Many of us feel that dementia is simply being used as a distraction, and really does not mean anything at all to politicians. 
One moment they are implying that dementia is age related, and the next they want early diagnosis, but th…

Dementia breakthrough: Experts reveal two key ways to fight disease

KEEPING the brain active and eating a healthy diet are the best ways to protect against dementia in old age, say experts.           
Studies show that a handful of walnuts a day can stave off dementia [ALAMY]

Two breakthrough new studies have revealed that being good with words and eating just a handful of walnuts every day can help stave off the ravages of the brain disease. The simple tips mean that millions of people could protect themselves from Alzheimer's in old age by introducing the easy changes to their daily lives.
There is increasing evidence that the key to beating the disease is to keep the brain active from middle age and to ensure a diet packed with health-boosting vegetables, fruits and nuts is followed. Proving the old adage "use it or lose it", a new study has shown that being good with words could help stave off ageing conditions including dementia. Experts have discovered that having a rich and varied vocabulary, just like TV personalities Stephen Fr…

Talking To Graduate Nurses

Today I had the honour to go and speak to graduate nurses at Northumbria University about Living well with Dementia.

This was the third of three sessions this term, and its amazing the different response you get in different sessions

The first was slightly subdued, partly I suppose because its not a subject that everyone wants to learn about.

The second got more response and some questions, but today for some reason, I seemed to get a response that was unexpected and difficult to cope with.

This was because a few people were in tears, and these days I find it hard when a person cries,  but they must have really understood the problems we undertake daily.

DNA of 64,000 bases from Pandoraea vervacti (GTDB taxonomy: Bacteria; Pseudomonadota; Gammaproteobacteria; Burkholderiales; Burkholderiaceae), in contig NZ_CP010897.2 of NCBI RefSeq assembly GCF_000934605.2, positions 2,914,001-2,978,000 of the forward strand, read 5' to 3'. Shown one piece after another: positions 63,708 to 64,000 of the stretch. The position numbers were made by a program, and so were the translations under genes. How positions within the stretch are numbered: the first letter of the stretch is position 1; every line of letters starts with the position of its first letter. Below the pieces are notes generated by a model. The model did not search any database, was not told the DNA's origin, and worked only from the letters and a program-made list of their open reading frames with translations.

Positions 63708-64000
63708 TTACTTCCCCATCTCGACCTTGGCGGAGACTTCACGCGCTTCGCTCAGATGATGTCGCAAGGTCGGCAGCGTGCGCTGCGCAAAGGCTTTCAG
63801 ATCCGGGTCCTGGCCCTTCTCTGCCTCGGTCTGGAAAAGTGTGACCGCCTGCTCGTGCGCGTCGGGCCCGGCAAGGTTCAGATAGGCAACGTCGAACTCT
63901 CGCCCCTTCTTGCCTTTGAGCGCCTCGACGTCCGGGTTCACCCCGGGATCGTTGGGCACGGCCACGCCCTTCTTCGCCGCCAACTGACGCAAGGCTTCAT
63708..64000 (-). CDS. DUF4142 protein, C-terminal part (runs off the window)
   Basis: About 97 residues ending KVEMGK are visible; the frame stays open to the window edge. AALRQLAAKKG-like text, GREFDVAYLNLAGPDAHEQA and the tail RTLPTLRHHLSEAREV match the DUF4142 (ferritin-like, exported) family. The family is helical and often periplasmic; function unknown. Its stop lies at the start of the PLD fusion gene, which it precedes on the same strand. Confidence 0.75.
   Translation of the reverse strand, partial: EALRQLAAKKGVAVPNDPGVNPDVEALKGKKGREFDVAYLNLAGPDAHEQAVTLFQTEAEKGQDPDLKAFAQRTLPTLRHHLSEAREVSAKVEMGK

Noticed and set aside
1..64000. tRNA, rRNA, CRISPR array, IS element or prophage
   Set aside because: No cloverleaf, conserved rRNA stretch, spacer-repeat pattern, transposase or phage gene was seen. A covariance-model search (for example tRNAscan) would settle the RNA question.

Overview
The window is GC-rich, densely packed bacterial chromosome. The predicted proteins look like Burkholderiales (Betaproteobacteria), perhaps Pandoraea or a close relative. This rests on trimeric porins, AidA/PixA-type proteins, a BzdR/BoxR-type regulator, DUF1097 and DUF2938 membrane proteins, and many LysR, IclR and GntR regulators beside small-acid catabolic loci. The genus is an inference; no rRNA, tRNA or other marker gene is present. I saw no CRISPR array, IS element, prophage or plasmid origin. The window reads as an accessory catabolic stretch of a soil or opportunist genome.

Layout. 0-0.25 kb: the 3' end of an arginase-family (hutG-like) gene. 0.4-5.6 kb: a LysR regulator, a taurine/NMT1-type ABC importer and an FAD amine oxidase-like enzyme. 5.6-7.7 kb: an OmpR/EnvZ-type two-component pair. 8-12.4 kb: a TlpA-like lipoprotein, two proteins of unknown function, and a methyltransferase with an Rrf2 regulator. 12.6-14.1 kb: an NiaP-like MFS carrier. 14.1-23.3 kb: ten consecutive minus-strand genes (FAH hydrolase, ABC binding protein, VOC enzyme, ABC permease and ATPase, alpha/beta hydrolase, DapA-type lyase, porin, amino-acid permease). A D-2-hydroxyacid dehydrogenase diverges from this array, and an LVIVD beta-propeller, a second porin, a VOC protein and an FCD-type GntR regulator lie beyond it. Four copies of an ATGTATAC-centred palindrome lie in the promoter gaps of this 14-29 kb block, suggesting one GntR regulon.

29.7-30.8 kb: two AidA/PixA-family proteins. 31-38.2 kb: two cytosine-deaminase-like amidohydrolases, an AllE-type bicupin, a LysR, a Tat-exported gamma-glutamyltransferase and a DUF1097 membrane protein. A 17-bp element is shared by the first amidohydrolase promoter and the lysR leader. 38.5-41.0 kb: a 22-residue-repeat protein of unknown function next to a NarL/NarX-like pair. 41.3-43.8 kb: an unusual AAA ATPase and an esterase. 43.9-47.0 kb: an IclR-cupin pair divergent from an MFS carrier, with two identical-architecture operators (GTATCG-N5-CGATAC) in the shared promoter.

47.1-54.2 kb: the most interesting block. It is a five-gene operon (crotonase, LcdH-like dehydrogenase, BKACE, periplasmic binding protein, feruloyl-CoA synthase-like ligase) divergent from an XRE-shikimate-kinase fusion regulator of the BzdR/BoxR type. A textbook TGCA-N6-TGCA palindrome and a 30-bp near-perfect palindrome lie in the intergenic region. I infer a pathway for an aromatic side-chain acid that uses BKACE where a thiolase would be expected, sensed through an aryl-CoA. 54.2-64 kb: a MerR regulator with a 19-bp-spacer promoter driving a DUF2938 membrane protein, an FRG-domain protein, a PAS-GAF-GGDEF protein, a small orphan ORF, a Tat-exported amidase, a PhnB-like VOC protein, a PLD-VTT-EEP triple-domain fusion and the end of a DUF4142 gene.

I am not complaining about these people crying, because there are times when this illness reduces me to tears when things become difficult, to do or understand

We had lots of questions at the end, and as my wife said there were so many questions, that it could have gone on for longer, but someone else was following us, and its unfai…

Patients blast £55 dementia diagnosis fee

Patients blast £55 dementia diagnosis fee Elderly care: A plan to pay GPs to diagnose dementia has been criticised. Below, Dr Amanda Thornton
A scheme aimed at boosting dementia diagnosis rates by paying GPs £55 for every patient they diagnose has come under fire.

Under the NHS England scheme, doctors would get the cash for every extra patient on their dementia register next March, compared to September just gone.
But the scheme has been criticised by the Patients Association as a ‘distortion of good medical practice’ and has also been given the thumbs down by the Royal College of GPs and the British Medical Association.
And John Davies-Allen, from Thornton, who was diagnosed with dementia two years ago, said he was “not happy about” the plan.
Mr Davies-Allen, 53, said he agreed more needed to be done to improve diagnosis of the condition and said he had been diagnosed at the Mount View Memory Clinic in Fleetwood after his GP missed signs including problems with this balance.
But he s…

New brain game from BUPA

I have been asked to trial a new brain game, and ask others who have this illness to try it and give their views.
The game was designed by staff at BUPA a private but highly respected health firm in the UK.
I tried this game and confess that I struggled with it, but I did wonder if that's my brain now. Not only does it test your brain, but it also tests your reactions and eyesight, as the squares appear to move at times , so you need to keep track of them.
I do feel that this will catch on when it's been launched, as brain training games have helped me over the last few years.

I have attached the email so that you can get a better idea of the work BUPA are doing

I have attached the link to the Websight, but if the link does not work, please do a search for it on the computers top search bar.

Hope you don't mind me getting in touch out of the blue - I'm emailing from Bupa  with news of a game we're launching which I thought might be of interest given your blog focuses…

Doctors to be paid more to diagnose dementia patients

Yesterday we heard that the government were going to pay family doctors £55 for every patient they diagnosed with dementia.This has caused many people to complain about this
For one reason they were paid they were paid to diagnose people a few years ago, and now they are being paid yet again for something which many regard as nothing more than bribery.
Surely these doctors should be qualified to diagnose people as a matter of coarse without extra payment.